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Drew Verlee14:05:05

I have done a number of coding challenges now that involve a grid/matrix. For example, tic-tac-toe, tetris, minesweeper. I feel we (developers) like to ask questions involve these grids because the data model is relatively controlled. Things relate to each other via their position. At the same time, we know there is ample room for mis managing state operations. Has anyone noticed this trend? What do you think it implies? Having done these exercises a couple times, its interesting that my tendency is to represent a grid as a single vector and then extract the length from the grid via function that knows its square or knows the length already. Anyone have a different suggestion on how to represent a grid? Are their any libraries that tend to make working with that structure easier? However, both models (multi-vector, vector) make certain semantics less declarative. E.g sometimes have to know when the next row starts even when asking questions with dont care about the bounds. Also, annoyingly, functions that are less susceptible to bounds issues (like get) dont work on lists, which is unfortunate in this case as many transformations return lists. Lastly, i’m curious if modeling change to the information in the grid is best done reactively (callbacks) or explicitly. Here is an example of what i mean, as its possible i’m abusing those terms: Reactively: If my neighbor cell (in the grid) changes, i should change in this way. Explicitly: I have changed, so my neighbor cell should change. Or if there is really no right answer and what i should do is make the model viewable from either perspective. The information about how to change wouldn’t even need to be located inside the cell in either model, that information could be managed in another place.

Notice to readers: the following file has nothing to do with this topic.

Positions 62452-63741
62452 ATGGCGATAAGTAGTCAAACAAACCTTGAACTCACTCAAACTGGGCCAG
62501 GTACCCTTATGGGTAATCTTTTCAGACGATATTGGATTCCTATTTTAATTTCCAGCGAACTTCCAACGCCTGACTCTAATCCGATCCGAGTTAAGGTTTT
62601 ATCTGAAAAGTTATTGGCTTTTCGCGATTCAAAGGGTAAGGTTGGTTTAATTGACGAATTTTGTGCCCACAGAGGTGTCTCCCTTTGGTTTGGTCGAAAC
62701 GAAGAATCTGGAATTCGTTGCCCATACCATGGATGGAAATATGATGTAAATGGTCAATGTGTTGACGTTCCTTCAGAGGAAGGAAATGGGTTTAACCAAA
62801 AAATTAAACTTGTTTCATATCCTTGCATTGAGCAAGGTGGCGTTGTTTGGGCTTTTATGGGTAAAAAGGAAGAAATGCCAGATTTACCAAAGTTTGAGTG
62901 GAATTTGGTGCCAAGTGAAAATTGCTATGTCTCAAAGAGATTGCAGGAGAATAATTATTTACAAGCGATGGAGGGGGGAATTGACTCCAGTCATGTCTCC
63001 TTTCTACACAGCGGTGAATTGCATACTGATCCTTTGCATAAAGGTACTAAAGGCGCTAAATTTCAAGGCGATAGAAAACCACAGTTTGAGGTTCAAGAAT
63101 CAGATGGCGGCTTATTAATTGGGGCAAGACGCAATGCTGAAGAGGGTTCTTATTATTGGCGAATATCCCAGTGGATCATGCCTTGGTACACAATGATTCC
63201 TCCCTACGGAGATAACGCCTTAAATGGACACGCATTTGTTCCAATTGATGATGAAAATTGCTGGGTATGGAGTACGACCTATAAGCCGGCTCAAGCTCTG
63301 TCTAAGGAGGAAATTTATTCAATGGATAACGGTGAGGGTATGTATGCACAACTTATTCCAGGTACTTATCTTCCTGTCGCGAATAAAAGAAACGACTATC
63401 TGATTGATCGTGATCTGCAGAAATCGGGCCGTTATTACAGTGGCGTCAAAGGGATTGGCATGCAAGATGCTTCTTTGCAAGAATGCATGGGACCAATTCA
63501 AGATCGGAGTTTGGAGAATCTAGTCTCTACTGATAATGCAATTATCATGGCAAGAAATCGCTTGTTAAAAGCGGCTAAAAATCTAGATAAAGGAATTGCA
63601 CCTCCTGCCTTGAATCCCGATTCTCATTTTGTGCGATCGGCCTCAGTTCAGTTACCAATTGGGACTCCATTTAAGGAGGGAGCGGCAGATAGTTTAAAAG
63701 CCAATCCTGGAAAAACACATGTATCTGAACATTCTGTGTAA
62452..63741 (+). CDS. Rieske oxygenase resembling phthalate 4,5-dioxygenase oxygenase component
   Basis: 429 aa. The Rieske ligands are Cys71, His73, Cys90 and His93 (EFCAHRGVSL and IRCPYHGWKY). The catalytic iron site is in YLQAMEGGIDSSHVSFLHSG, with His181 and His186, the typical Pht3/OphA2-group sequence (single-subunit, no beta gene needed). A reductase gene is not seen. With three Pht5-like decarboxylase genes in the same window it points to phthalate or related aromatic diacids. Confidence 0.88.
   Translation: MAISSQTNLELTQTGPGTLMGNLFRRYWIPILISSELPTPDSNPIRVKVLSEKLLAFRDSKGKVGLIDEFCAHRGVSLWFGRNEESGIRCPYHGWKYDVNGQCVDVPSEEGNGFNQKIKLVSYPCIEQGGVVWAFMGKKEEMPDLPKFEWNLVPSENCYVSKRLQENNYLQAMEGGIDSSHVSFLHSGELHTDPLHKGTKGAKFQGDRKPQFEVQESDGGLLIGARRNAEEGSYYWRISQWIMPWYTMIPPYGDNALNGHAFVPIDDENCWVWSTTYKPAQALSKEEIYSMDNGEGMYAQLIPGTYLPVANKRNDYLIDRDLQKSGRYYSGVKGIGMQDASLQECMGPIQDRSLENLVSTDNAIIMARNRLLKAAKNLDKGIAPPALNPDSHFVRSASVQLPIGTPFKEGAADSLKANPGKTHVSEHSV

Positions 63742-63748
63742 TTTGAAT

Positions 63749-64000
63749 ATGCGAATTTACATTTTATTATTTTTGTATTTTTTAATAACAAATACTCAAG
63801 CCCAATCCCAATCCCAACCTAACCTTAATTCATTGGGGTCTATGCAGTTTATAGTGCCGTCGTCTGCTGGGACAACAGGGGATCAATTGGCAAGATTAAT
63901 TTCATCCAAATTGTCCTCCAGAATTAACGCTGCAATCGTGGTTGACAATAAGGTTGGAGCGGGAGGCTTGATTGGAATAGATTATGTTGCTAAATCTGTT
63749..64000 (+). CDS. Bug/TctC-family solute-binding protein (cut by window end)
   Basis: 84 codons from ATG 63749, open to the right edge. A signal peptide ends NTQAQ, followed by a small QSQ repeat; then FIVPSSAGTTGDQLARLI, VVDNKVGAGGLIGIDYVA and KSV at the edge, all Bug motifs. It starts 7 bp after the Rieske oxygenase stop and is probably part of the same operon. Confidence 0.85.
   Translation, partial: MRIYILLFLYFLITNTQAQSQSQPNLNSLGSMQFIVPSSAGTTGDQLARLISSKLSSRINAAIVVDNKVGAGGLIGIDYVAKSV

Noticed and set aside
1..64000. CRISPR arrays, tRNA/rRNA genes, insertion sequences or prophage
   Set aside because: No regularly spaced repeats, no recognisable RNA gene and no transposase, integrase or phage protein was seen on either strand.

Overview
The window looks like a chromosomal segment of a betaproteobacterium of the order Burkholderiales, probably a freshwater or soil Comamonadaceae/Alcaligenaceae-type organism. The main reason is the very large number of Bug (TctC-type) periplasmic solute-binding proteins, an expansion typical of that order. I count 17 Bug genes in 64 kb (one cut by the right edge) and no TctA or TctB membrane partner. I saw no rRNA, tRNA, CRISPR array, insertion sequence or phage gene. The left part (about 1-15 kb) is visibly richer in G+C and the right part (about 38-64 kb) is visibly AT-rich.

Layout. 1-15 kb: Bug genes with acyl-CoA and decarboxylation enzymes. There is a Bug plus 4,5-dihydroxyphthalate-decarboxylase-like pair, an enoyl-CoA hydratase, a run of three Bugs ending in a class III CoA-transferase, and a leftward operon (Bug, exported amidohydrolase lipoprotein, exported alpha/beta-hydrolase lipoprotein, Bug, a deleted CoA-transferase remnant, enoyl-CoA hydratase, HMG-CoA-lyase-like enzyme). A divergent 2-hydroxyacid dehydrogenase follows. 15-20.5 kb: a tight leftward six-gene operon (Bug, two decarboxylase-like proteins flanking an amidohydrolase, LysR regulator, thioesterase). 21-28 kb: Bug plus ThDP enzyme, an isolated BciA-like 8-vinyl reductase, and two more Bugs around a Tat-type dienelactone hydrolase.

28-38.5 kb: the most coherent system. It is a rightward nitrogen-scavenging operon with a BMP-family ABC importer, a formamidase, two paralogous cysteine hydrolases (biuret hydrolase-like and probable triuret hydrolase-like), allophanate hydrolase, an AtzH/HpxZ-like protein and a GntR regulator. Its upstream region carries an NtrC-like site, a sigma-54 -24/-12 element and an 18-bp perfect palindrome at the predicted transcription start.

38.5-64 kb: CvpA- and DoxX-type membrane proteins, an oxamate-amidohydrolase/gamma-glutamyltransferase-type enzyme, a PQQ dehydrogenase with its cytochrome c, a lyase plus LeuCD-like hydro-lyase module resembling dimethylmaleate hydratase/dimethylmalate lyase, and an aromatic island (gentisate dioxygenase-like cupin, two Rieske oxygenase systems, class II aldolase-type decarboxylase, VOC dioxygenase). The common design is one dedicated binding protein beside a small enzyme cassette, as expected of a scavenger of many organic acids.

A lot of puzzles and problems use grids, likely for the reasons you mentioned. As for representation, it wholly depends on the information being tracked and the moving parts of the problem. Sometimes nested vectors is useful, sometimes having a collection of entities that just hold their own position in a grid is useful, etc.


Reactive changes to a grid are difficult because of the relative likelihood of infinite effect loops; you need some sort of reliable bottom to any effect


So modeling effects becomes pretty vital in scenarios that require it. Game of Life is trivial, as each cell's next state can be derived without real interaction between cells. A more complex problem would force you to figure out the order of resolution of effects within a single tick of time.


(It's probably useful to note a lot of those grid-based problems include time-step elements; not all, but many.)

Drew Verlee17:05:43

@fellshard > Reactive changes to a grid are difficult because of the relative likelihood of infinite effect loops; you need some sort of reliable bottom to any effect Most live systems have some reactive element though right? I feel the choice is how we model that change. One choice might be to add transparency to the chain at a central location via something like an event log:

[…, {new event: "add x"}]
Which then subscribers can read and transactionaly add reactive changes:
[…, {new event: "add x"}, {new event: "update grid based on x"]
Which is the same logic you can push into the grid itself somehow via a callback:
      listen for events…
      if new event -> update_self(event)
With the downside that people have to search around for these reactive elements and piece together the event log from above if there are issues. Does that interpretation make sense?

Drew Verlee17:05:03

Hmm. I guess alternatively, you can dispatch to explicitly to the logic and not use a subscription model at all.

   if new-event == 'add x':
       do what ever...

Drew Verlee17:05:06

I feel like i’m brow beating options without any specific context to say which makes more sense.


That's the typical problem, yeah. Gotta tailor the approach to the problem you're modeling


If you have to model in-system time, you have to have a way to organize how events are handled within / between time increments


So purely reactive isn't necessarily sufficient


Unless time steps are just another event 😄